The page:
Grab a bunch of toys and present each one to your dog in a crouched down “game on” stance.  Does one seem more interesting to him than the others?  Does he like to tug, or go chase the toy?  Pull out the two that seem most interesting to your dog and put them aside for now.  Don’t let your dog have access to them until you start your toy training.

Get an old sweat sweat sock – the longer they are, the better.  Put it aside for now.

I will post videos in the next week, or so.  I’ll email you to let you know if there’s anything uploaded. 🙂

  • Lesson One

    There are two governing bodies in Rally Obedience – the Canadian Kennel Club (CKC) and Canadian Association of Rally Obedience (CARO).  The Novice signs between the two clubs are very similar, but there are some differences in rules.  For example, in CARO you are allowed to carry food in your off side pocket (right side) and feed your dog when you complete stationary signs.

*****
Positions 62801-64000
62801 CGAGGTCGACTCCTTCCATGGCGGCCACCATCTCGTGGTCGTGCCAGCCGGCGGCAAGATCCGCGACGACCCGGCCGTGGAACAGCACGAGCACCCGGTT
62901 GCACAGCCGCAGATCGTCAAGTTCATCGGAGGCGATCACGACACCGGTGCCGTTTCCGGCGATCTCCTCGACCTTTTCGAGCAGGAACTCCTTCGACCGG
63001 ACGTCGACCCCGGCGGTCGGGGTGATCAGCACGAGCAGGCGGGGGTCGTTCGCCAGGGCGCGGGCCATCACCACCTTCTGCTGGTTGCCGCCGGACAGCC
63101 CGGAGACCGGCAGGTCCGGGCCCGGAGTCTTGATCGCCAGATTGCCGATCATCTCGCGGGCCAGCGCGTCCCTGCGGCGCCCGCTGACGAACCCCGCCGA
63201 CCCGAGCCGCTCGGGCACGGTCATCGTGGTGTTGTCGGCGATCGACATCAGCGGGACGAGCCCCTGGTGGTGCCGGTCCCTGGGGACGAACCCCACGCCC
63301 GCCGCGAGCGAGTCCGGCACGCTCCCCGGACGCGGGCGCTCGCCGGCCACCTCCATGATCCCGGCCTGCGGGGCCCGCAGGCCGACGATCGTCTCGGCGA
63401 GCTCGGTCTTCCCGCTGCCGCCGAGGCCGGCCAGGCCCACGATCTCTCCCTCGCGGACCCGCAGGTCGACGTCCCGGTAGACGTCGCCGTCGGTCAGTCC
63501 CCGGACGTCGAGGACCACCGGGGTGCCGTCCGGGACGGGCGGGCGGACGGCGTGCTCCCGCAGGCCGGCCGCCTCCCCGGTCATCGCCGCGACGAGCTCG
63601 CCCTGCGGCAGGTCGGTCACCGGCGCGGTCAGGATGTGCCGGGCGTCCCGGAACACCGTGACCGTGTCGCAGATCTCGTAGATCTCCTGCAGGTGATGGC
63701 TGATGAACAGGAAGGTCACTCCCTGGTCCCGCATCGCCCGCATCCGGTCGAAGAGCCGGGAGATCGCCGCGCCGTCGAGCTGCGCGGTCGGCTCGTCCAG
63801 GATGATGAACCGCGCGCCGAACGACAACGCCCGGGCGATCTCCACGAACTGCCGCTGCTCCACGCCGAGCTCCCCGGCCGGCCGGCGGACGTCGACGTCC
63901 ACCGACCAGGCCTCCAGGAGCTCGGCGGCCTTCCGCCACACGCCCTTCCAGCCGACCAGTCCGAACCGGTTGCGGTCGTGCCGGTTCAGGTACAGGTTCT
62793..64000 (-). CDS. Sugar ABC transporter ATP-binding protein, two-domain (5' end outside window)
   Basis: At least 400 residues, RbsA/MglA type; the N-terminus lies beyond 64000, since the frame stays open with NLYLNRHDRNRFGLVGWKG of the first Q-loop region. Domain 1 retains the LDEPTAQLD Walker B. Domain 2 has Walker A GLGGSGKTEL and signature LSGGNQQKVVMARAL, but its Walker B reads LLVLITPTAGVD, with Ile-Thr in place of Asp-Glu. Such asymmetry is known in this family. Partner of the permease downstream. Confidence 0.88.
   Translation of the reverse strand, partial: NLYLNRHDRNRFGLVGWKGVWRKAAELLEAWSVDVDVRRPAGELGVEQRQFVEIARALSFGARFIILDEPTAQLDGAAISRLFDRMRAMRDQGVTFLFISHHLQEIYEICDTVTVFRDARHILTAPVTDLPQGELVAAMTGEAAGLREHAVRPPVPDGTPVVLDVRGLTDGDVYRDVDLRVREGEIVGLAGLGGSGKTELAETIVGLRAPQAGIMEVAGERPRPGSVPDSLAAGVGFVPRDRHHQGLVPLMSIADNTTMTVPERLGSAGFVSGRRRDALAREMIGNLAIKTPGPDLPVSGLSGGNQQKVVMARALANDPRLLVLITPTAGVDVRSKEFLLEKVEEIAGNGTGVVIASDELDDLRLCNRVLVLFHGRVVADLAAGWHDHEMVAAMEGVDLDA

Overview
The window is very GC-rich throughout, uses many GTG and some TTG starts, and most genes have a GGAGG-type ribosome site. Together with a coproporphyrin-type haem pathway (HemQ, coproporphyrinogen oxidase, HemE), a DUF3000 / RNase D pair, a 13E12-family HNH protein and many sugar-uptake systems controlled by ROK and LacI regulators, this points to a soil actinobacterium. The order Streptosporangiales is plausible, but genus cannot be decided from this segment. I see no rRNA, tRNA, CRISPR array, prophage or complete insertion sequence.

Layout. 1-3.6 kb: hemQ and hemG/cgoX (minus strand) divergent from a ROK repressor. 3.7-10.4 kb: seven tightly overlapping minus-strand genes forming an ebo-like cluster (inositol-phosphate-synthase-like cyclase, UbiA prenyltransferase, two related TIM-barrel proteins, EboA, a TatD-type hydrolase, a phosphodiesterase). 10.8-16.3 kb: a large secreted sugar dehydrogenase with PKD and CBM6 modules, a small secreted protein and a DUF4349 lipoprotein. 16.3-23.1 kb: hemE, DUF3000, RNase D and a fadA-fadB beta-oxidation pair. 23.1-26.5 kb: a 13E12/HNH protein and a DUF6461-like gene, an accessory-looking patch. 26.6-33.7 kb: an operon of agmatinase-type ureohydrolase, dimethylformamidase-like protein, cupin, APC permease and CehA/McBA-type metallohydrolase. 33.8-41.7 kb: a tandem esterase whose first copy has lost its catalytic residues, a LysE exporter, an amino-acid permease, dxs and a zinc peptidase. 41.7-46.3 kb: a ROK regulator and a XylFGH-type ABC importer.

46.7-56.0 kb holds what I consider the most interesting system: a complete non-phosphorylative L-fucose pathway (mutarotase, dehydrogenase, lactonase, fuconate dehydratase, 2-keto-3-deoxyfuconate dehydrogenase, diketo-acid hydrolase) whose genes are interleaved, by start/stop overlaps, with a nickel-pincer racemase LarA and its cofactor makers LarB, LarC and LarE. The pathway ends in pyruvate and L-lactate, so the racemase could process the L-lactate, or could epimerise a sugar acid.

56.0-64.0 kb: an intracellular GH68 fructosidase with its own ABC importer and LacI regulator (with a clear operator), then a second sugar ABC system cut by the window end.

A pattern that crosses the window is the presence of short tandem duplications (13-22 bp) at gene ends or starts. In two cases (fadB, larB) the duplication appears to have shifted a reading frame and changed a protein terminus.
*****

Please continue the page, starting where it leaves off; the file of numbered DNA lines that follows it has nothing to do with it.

Heeling is required in Rally Obedience but CKC does not judge heeling as critically as CARO does.  In CKC, there are 36 Novice signs, and of those 36 signs, the Judge will select 10 – 15 to create the Rally test.

    Both clubs have on-line rule books available so download them and read through them before you trial.

    Formal Heel Work

    There are two challenges with formal, competitive heel work – communicating to the dog what we need him to do, and creating a dog who loves to heel.

    Clearly defining heel for a dog is critical because it’s a complex behaviour for dogs to understand.  We will train heel work in a way that creates the fewest possible questions for the dog.

    A dog who loves to heel rarely loves it because of the behaviour itself – we need to train heel work so that there is an association between heel work and fun.  To the dog, heel work will always have the possibility that something fun is about to happen.